Myself and three of my close friends drove up to Michigan for a long weekend. Primarily, we went to cheer on our Alma Mater as they took on the Michigan Wolverines in one of my bucket list attractions, Michigan Stadium, aka., “The Big House”.
Our four-day weekend was centered around the football game, a Tigers game (tickets were dirt cheap), and lots and lots of breweries that the recession-decimated city offers.
The Michigan fans we interacted with could not have been nicer. Maybe it was a “Bless Your Heart” mentality knowing their opponents were 35-point dogs. Nonetheless, we were offered free tailgating food and beer, and our seat mates were cordial, inquisitive, and fun.
I bought a Michigan Wolverines athletic shirt to commemorate my visit.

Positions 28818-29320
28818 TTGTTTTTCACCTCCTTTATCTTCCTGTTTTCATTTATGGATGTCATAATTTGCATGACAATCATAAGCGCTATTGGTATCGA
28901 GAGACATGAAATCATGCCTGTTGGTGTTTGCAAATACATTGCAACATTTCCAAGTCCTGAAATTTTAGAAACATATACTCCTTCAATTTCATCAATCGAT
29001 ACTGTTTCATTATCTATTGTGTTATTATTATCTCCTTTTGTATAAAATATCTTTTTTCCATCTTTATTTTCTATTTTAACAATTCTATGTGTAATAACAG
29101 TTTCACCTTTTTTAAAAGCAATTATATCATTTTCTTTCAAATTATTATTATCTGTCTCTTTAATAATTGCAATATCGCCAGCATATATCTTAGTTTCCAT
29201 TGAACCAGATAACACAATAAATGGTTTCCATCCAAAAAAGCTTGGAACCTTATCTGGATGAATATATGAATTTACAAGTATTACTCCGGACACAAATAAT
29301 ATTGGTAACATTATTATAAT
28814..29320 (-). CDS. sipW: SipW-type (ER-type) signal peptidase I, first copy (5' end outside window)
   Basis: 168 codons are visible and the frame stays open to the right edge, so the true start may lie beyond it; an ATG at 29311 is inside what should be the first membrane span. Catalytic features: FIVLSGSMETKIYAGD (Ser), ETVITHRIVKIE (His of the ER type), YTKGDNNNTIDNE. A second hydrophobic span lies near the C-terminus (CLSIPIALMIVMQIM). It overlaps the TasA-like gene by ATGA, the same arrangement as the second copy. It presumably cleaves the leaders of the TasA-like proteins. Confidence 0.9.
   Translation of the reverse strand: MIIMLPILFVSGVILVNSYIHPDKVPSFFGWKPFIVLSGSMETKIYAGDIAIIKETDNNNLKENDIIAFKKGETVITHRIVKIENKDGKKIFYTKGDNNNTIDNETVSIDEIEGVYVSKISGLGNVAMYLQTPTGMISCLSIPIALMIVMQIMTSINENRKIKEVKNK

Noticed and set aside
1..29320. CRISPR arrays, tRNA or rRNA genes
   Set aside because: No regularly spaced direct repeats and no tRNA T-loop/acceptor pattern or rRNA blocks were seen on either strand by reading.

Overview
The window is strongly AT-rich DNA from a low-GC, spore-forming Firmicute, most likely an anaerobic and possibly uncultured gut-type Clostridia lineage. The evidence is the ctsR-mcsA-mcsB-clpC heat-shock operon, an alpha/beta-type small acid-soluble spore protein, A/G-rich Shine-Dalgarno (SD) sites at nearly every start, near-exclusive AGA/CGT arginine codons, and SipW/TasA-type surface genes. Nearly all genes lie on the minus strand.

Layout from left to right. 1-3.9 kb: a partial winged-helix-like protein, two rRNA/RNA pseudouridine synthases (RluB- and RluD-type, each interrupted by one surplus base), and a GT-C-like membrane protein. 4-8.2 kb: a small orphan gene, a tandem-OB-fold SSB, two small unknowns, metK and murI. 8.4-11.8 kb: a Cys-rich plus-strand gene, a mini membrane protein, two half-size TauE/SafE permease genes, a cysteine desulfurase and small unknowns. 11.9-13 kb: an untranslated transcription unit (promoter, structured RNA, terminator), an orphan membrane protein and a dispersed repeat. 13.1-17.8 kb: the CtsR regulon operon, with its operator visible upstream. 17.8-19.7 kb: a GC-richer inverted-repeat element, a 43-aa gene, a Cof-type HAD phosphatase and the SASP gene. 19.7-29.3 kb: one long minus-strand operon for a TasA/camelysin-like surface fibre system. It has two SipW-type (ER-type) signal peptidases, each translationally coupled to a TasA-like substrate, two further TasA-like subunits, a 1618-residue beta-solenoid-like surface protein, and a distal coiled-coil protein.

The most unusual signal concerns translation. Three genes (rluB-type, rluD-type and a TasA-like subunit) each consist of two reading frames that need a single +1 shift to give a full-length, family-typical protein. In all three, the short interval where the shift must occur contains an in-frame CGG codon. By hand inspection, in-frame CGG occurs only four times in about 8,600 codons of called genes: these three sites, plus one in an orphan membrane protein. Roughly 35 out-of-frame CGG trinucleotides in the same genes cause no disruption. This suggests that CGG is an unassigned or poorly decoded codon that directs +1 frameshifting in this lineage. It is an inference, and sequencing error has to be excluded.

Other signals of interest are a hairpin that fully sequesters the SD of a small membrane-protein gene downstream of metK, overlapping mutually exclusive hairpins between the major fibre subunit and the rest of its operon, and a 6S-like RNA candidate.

This was the first time I got to witness just how badly the city had been impacted by the recession.
It was incredibly sad to drive up and down the streets of Detroit to see countless abandoned homes left to rot. Many have been razed and the lots sit vacant. Our Airbnb was one of the two-family homes that had been restored.
Even large skyscrapers with ornate facades are left with collapsed roofs and broken windows.
But as bad as some areas are, the city is recovering. Downtown Detroit is clean, has plenty of new industry and housing, and the suburbs are being rebuilt and revitalized.
Detroit has a long way to go to recover from 2008, but it’s apparent that the city and its loyal residents are trying.